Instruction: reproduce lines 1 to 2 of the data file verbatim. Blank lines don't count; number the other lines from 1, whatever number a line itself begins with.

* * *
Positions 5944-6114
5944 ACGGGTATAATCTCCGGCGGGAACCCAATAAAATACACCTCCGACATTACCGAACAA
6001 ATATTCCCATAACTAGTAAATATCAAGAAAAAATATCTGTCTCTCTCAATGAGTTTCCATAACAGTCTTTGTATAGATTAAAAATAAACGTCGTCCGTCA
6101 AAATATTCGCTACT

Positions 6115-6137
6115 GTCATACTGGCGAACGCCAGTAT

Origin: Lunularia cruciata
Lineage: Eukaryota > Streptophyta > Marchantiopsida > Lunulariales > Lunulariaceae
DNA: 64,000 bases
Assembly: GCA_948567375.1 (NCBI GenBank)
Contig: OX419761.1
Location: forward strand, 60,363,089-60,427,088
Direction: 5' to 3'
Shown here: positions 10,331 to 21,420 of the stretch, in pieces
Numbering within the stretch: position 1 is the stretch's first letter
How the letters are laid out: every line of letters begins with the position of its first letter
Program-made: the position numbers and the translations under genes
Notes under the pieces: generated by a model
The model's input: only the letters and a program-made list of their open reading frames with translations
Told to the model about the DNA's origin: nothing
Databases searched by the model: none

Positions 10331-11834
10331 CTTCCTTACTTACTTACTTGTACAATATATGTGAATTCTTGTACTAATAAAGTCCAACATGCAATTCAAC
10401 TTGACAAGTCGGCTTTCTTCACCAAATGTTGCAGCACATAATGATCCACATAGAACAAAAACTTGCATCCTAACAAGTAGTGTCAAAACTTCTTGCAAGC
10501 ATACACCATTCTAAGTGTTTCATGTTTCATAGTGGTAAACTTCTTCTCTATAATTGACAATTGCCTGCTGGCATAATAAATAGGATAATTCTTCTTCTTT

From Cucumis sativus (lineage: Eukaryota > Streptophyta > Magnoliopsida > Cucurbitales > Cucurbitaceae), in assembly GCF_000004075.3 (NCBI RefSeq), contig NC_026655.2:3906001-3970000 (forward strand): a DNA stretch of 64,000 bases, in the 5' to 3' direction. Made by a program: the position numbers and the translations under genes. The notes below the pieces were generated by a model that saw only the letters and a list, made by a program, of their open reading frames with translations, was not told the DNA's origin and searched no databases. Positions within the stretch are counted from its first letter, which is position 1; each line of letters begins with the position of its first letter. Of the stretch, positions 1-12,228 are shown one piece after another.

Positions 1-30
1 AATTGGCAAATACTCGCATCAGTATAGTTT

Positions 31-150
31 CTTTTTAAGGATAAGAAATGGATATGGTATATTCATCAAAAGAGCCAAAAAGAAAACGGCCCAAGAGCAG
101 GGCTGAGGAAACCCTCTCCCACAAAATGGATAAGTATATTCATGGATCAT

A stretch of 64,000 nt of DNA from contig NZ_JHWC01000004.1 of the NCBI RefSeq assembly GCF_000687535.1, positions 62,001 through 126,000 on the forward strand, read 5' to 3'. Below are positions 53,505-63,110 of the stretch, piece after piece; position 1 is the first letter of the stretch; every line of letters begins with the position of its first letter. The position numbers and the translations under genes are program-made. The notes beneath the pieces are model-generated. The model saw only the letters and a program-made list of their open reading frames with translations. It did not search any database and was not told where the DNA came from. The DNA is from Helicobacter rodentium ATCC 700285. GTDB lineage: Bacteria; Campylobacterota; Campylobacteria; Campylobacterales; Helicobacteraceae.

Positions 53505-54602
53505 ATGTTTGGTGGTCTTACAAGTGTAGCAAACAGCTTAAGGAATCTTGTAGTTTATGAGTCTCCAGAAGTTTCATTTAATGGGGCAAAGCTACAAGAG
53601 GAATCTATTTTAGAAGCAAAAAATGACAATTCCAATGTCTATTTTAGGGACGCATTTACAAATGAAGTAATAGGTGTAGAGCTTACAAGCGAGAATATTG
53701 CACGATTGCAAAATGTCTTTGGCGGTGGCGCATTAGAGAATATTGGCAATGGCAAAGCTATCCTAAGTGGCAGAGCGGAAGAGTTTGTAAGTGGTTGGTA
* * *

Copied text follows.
Positions 5944-6114
5944 ACGGGTATAATCTCCGGCGGGAACCCAATAAAATACACCTCCGACATTACCGAACAA